• I remember Ellery Queen magazines in our house when I was a youngster. I used to love reading the mysteries. In another life, I could have been a gumshoe. … Thank you for your kind words, Tim.

  2. In my travels as an antiques and collectibles dealer once upon a time, I came across many books to buy, sell and keep, and always search to find out if they’re under copyright or public domain. Most have been, but I’ve got one gem from the early 1800’s, that was used for entertainment value. It’s sort of a fortune telling booklet. The fortunes are actually difficult to understand. Sign of the times, I guess. I really should get off of my butt and get it published, with my changes, of course.
    Thanks for this. Very helpful and fun post.

    • Thanks, Darylann. You could truly put your name on that little book and publish it word for word as is, but I agree, making changes and putting your own voice to it will be so much more fun. Good luck with your project when you undertake it.

    • Because of homeschooling and selling used children’s books, I’ve been aware of public domain works for many years, but it wasn’t until this year, when I started writing and looking into it more myself, that I saw so many interesting and creative uses by others.

    • Thank you, Annie! It wasn’t five minutes after I sent this post up, and my niece sent a mock up to me of her idea. It is *really* good, and I’m delighted. I’ll unveil it within the next ten days. 🙂

  3. Your spoof covers gave me a laugh, especially with that gorilla poking its head out from behind the tree.
    I’m glad you were able to find something that works for you! I’ve never really used anything from the public domain, but I do have a modern Sleeping Beauty idea stashed away for a rainy day. 🙂

    • I think many people have used public domain works without even realizing it. We are more comfortable to put a new twist on an old fairy tale, but there are so many books and stories that could be used for interesting new works as well. I found reading about the public domain to be really interesting.

  4. It will be interesting to see how your cover evolves, and since I’ve read Sunshine Hunter, I’ve been dying to get to the rest of the series. If only I didn’t have to go to work during the day I could get so much reading and writing done:)

    • My niece sent her first idea to me yesterday. I laughed out loud. Not because it was so funny (well, maybe just a tish because she knows me and knows what I want), but because she nailed it on the first try, and I’m going to love it. She makes it fun for me. I should be working during the day, but writing and blogging seem to keep me from making any money these days. 😉

  5. rGreat informative blog. I have used Aesop’s fables and fairy tales in some of my stuff. My favorite was the” Darrel The Fairy Tale Dwarf” comics I did a while back.

  6. I can’t wait to see how the new cover turns out… how exciting!
    I wasn’t aware of the whole public domain thing, and I must admit, I didn’t like it when they turned Jane Austin’s characters into zombies… (Even if its being made into a movie with Natalie Portman) 🙂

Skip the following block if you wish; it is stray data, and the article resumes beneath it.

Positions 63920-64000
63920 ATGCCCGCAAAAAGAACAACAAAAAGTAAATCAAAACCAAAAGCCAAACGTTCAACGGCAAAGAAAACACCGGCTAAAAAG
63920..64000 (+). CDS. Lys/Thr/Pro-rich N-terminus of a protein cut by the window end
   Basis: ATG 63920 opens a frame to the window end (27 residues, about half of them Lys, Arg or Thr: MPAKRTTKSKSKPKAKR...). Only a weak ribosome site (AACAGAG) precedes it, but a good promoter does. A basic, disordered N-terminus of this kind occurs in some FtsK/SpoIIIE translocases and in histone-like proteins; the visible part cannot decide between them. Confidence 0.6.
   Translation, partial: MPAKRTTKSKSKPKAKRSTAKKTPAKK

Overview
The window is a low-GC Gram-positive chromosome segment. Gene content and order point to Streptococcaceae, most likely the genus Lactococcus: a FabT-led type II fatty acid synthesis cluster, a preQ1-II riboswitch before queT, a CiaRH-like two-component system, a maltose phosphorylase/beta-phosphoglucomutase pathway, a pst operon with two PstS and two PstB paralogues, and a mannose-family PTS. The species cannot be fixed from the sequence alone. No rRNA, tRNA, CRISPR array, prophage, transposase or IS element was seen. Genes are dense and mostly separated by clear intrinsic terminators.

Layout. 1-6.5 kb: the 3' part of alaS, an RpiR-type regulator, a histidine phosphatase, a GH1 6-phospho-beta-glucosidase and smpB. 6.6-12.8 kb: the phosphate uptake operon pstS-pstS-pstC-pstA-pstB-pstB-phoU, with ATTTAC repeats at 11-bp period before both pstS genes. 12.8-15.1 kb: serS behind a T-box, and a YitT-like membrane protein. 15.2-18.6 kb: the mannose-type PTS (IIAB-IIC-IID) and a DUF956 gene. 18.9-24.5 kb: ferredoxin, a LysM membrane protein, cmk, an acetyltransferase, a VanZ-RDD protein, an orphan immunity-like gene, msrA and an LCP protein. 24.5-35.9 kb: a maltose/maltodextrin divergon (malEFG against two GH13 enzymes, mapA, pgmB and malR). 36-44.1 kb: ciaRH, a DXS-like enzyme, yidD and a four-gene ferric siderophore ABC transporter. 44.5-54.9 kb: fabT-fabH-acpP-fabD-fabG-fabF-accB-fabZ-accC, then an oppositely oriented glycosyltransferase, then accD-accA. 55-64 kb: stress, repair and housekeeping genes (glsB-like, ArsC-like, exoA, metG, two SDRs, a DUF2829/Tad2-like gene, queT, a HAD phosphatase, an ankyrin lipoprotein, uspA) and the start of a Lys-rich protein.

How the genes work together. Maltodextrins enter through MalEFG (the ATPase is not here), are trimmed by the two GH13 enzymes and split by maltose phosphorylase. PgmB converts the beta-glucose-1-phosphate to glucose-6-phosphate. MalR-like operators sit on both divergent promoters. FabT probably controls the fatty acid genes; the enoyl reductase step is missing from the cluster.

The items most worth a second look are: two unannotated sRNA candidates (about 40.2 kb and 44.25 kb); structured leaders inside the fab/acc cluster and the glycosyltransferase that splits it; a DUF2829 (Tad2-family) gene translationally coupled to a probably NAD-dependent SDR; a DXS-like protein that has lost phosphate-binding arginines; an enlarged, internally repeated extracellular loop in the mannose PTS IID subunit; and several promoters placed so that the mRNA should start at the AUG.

• Thanks, Robert! These past couple of months of digging into public domain works and what you can do with them has really sparked some ideas for me. There are so many things I would like to try. I will leave the super heroes to you though. 😉 Oooh, a super hero Bellman! I would buy that book!!

  7. Great info on the public domain stuff. I sent your site off to my brother I thought he would find the domain info very useful, he too is a writer. Oh by the way I like the white Christmas tree !!!

    • Thank you, Rita Kay. I saw the first mock up from my niece yesterday, and the tree is “white.” 🙂 When is your next surgery? My mother’s knee is still a bit swollen and bothering her. We’re only going to wait until the end of the week. If it’s not better, we’ll have the MRI done.

  8. Pingback: That Uncertain Feeling – [Public Domain Movie] « mostly music

  9. I’m working on two fairytale rewrites myself, it’s rather tough. It has me tearing my hair out. Am very impressed you made it through NaNoWriMo without fail. I suppose you’re lucky to have the always supportive mum, but mine is a little critical. She supports me very well when it comes to writing, always brags of my accomplishments and points out the faults. Lately she can’t point out much, which has me triumphing, but only through a lot of hard work and self-teaching. Interesting about the public domains….

    • It helps that our son has moved out, and sad to say, even that our two older dogs have passed. I never realized how much of my time all three of them usurped until they weren’t here. I work from home, so in all fairness, I had quite a lot of time to write for NaNo. My mom was really irritated when she found out I was writing my first book. She was sure I would write something that would embarrass her. The fact that my books are pretty fluffy and not offensive makes it easier for her to be supportive. That’s good that your mom can’t point out much right now. 🙂 … I did find the public domain reading to be super interesting, and I plan to look into more creative ways to use some of the materials after the first of the year. Good luck with the fairy tale rewrites!

  10. Fascinating and valuable information to know. TY! 🙂
    ¸.•*¨*•.♪♫♫♪ 😆 Happy Holidays to You & Yours! 😆 .♪♫•*¨*•.¸¸ ♥
    ˜”*°•.˜”*°•.˜”*°•.★★.•°*”˜.•°*”˜.•°*”˜” ♥ ˜”*°•.˜”*°•.˜”*°•.★★.•°*”˜.•°*”˜.•°*”˜”

  11. Pingback: Avoiding the Circus -and- A Breakthrough | Breezy Books